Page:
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Making marks, changing values: The contemporary significance of graffiti at historic sites

A Collaborative Doctoral Partnership studentship between the University of York and English Heritage

Funded by the Arts and Humanities Research Council

Start date: October 2019

Supervisors 

Professor John Schofield (University of York, Department of Archaeology)

Dr Megan Leyland (Senior Properties Historian, English Heritage)

 

Project Overview

Although many heritage sites have examples of historic graffiti, until recently it has not generally formed an integral part of interpretation or research. However, the public response to English Heritage’s recent Richmond Castle Cell Block project, its work on graffiti at Deal Castle and other EH initiatives such as the recording of graffiti at Conisbrough Castle, has shown clear public interest and research potential. This project, focused on the north of England, would form a continuation of research undertaken at Richmond Castle and start drawing together earlier work on graffiti within EH's estate across the region. It will create a typology of graffiti types from sites of all periods. It will also, for the first time and through a participatory approach involving curators working alongside contemporary graffiti artists, examine historic graffiti from the perspective of contemporary ‘mark making’ activities. This part of the project will also therefore address key social inclusion agenda, creating opportunities to work with non-traditional audiences, now increasingly valued within the heritage sector and specifically defined in EH’s Corporate Strategy.

This studentship feeds directly into EH’s research strategy by working to better understand the national picture and by developing assets which could be used to inform interpretation, such as a catalogue of graffiti in a region and a transferable research framework. By better understanding both the historic and contemporary significance of graffiti it will also inform conservation practice. The research is thus a crucial and timely intervention in a significant debate on recording historic graffiti, assessing its significance and taking values-led decisions on their retention/removal.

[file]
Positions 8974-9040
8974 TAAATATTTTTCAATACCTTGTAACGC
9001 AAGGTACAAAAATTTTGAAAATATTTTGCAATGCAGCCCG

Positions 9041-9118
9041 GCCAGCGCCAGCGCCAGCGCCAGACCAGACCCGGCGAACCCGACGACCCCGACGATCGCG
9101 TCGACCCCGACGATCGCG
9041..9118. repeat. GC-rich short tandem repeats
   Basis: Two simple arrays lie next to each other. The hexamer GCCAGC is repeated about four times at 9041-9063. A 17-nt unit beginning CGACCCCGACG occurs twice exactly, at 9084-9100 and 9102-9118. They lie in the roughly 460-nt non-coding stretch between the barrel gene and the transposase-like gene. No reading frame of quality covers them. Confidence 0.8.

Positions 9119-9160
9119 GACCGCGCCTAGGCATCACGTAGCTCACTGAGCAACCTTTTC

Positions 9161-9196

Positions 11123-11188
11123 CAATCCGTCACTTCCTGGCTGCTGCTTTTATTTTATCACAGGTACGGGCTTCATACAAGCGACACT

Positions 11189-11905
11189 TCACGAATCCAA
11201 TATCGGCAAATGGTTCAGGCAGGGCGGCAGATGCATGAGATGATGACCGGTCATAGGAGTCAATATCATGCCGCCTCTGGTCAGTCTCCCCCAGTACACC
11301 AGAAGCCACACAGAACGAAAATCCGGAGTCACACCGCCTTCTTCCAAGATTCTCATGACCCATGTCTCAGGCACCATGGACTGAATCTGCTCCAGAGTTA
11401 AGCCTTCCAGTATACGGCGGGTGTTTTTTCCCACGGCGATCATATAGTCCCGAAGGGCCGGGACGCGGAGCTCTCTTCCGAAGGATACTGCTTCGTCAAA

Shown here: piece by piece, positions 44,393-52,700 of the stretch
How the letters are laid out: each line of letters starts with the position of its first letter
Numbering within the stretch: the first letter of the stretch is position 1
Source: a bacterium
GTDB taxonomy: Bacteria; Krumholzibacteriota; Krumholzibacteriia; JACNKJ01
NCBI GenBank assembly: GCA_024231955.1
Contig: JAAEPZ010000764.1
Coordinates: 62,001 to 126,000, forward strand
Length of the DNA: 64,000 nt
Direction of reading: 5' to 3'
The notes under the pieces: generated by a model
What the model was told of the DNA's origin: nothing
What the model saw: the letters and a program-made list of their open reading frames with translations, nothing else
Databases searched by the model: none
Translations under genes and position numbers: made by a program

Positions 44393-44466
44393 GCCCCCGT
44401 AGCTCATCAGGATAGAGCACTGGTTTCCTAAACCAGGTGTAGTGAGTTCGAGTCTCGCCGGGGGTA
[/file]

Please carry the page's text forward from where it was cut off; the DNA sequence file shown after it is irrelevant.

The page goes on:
Historic graffiti can provide information on past lives, and the use of and values attached to particular spaces over time. Working alongside contemporary graffiti artists can help us to build new interpretations, and see these historic spaces and their graffiti from different perspectives.

Research questions fall into three categories. First, there is a human aspect to the unofficial and unsanctioned act of creating graffiti and the appropriation of a small part of a building by 'mark making'. The project will ask:

  • Why do people create graffiti?
  • What can this tell us about the lives of people in the past?
  • What does this tell us about the changing attitudes of visitors to heritage sites and the changing attitudes of custodians of these sites?

Second, the project will address questions of value, which tie into heritage protection, resilience and recording:

  • At what point, and why, do graffiti become an important historical record as opposed to vandalism?
  • Which graffiti are worthy of study and preservation? Here we will question whether and how graffiti could be used to create a value hierarchy based on style or age, for example.